Religious Freedom is Being Challenged in Fundamental Ways

Religious Freedom is Being Challenged in Fundamental Ways

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WASHINGTON (CNS) — Religious freedom is being challenged in fundamental ways, according to speakers at a panel discussion on “Religious Liberty and the Future: Faith, Skepticism, Culture and Hope” at the Heritage Foundation in Washington Jan. 21.

Archbishop William E. Lori of Baltimore said the fundamental problems include “the decoupling of our basic freedoms from the search for truth.”

He noted that 50 years ago, the Second Vatican Council issued a document on religious freedom known as “Dignitatis Humanae” (“Of Human Dignity”).

Some of those debating the document wanted it to focus only on the freedom from coercion, which is important. “Indeed,” he said, “no government and no social force should coerce individuals or groups in religious matters, and that made its way into the document.”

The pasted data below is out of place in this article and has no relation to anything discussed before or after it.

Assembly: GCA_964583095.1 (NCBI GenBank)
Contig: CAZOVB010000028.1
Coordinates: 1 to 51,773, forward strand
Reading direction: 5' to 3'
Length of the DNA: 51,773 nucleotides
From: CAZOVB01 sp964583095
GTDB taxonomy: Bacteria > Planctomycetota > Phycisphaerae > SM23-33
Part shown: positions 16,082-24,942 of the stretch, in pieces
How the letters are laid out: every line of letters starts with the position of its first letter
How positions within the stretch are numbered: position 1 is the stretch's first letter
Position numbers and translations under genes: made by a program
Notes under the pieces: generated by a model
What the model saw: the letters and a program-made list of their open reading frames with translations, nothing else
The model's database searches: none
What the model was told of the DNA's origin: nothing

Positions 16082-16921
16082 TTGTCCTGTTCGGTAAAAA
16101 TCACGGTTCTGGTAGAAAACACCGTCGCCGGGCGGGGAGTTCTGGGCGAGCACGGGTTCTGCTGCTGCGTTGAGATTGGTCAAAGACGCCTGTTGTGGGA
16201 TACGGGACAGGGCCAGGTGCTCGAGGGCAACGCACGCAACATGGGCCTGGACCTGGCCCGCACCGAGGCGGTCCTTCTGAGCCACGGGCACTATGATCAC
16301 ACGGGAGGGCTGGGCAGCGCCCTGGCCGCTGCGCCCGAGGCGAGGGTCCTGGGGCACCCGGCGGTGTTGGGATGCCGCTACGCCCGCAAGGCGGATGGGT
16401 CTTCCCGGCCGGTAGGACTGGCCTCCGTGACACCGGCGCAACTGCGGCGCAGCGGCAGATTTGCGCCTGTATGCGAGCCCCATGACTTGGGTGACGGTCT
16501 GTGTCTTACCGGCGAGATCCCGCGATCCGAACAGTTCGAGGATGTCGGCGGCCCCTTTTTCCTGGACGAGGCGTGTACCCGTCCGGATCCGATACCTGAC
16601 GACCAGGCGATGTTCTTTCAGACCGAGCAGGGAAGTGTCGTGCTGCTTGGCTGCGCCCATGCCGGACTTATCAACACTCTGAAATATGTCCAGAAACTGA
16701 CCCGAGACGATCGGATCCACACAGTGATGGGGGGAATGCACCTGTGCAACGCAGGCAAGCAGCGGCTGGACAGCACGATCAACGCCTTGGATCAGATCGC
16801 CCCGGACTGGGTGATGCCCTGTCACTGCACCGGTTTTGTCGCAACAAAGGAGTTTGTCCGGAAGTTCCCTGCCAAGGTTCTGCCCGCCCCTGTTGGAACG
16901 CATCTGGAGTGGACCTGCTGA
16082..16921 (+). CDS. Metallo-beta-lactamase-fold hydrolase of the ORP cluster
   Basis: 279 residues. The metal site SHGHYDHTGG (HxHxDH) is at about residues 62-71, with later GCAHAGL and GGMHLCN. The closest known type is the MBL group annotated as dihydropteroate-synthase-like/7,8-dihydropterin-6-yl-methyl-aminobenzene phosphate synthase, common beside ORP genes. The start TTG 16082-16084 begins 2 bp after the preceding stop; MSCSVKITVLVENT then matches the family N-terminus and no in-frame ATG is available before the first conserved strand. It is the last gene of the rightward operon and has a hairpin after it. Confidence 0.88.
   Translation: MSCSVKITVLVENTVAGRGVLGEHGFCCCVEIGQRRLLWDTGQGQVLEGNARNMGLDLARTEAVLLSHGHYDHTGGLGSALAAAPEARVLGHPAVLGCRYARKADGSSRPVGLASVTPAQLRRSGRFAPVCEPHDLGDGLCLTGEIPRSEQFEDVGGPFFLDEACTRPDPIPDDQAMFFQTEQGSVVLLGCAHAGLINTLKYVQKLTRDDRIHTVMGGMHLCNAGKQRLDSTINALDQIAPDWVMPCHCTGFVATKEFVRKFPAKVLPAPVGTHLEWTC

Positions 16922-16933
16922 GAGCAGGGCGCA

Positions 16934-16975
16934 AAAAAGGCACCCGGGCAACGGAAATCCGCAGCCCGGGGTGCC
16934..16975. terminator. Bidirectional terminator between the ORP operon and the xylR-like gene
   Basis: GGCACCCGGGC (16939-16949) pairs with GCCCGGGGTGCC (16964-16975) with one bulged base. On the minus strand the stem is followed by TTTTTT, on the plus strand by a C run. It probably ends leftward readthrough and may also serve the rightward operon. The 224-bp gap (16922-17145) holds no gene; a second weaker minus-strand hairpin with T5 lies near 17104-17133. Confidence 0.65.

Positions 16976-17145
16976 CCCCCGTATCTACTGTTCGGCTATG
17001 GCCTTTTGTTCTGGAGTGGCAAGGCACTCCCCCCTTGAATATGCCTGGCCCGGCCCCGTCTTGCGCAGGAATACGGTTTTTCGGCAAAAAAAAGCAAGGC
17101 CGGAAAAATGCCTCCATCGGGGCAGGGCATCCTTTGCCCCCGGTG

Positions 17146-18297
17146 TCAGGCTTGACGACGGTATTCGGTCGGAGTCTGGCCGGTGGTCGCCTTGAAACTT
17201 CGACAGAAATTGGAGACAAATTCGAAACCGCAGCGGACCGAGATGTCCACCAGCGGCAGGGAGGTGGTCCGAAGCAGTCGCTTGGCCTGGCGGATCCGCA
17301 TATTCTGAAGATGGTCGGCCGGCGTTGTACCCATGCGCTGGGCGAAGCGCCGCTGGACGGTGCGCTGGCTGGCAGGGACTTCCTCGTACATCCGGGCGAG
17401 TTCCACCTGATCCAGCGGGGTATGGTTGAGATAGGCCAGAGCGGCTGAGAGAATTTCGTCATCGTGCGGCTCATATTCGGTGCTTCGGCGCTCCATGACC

However, the archbishop added, other Vatican II fathers, including then-Cardinal Karol Wojtyla, later Pope John Paul II, argued that religious freedom is linked to the search for truth — truth about the human person made in God’s image and endowed with free will, made for the search for truth. Archbishop Lori, chairman of the U.S. Conference of Catholic Bishops’ Ad Hoc Committee on Religious Liberty, was joined on the panel by Kevin D. Roberts, president of Wyoming Catholic College in Lander, Wyoming; and Roger Severino, director of the DeVos Center for Religion and Civil Society at the Heritage Foundation.